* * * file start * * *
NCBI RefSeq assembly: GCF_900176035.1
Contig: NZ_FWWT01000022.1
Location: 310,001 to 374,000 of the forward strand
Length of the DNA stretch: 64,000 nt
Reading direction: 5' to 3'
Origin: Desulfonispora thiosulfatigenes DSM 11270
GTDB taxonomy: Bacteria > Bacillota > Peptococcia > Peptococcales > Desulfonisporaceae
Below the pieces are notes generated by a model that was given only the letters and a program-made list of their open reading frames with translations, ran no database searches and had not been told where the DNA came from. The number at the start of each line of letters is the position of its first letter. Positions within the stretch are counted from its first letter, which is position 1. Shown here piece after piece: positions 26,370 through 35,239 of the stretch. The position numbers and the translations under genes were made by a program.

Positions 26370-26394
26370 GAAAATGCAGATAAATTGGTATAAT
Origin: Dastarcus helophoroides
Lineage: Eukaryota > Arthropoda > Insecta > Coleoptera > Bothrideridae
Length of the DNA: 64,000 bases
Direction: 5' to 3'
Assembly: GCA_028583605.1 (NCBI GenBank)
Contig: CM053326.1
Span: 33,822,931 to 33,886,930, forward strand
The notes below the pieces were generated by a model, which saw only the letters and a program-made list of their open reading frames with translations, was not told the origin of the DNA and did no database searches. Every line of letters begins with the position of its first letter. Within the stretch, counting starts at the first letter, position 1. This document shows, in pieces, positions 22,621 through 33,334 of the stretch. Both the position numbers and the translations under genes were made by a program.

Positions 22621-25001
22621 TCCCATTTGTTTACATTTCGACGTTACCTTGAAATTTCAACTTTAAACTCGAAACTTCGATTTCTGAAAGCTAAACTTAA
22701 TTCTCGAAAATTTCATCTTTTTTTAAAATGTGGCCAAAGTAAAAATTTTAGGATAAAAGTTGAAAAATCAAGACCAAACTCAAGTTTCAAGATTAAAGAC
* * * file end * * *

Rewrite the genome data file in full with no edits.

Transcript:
NCBI RefSeq assembly: GCF_900176035.1
Contig: NZ_FWWT01000022.1
Location: 310,001 to 374,000 of the forward strand
Length of the DNA stretch: 64,000 nt
Reading direction: 5' to 3'
Origin: Desulfonispora thiosulfatigenes DSM 11270
GTDB taxonomy: Bacteria > Bacillota > Peptococcia > Peptococcales > Desulfonisporaceae
Below the pieces are notes generated by a model that was given only the letters and a program-made list of their open reading frames with translations, ran no database searches and had not been told where the DNA came from. The number at the start of each line of letters is the position of its first letter. Positions within the stretch are counted from its first letter, which is position 1. Shown here piece after piece: positions 26,370 through 35,239 of the stretch. The position numbers and the translations under genes were made by a program.

Positions 26370-26394
26370 GAAAATGCAGATAAATTGGTATAAT
Origin: Dastarcus helophoroides
Lineage: Eukaryota > Arthropoda > Insecta > Coleoptera > Bothrideridae
Length of the DNA: 64,000 bases
Direction: 5' to 3'
Assembly: GCA_028583605.1 (NCBI GenBank)
Contig: CM053326.1
Span: 33,822,931 to 33,886,930, forward strand
The notes below the pieces were generated by a model, which saw only the letters and a program-made list of their open reading frames with translations, was not told the origin of the DNA and did no database searches. Every line of letters begins with the position of its first letter. Within the stretch, counting starts at the first letter, position 1. This document shows, in pieces, positions 22,621 through 33,334 of the stretch. Both the position numbers and the translations under genes were made by a program.

Positions 22621-25001
22621 TCCCATTTGTTTACATTTCGACGTTACCTTGAAATTTCAACTTTAAACTCGAAACTTCGATTTCTGAAAGCTAAACTTAA
22701 TTCTCGAAAATTTCATCTTTTTTTAAAATGTGGCCAAAGTAAAAATTTTAGGATAAAAGTTGAAAAATCAAGACCAAACTCAAGTTTCAAGATTAAAGAC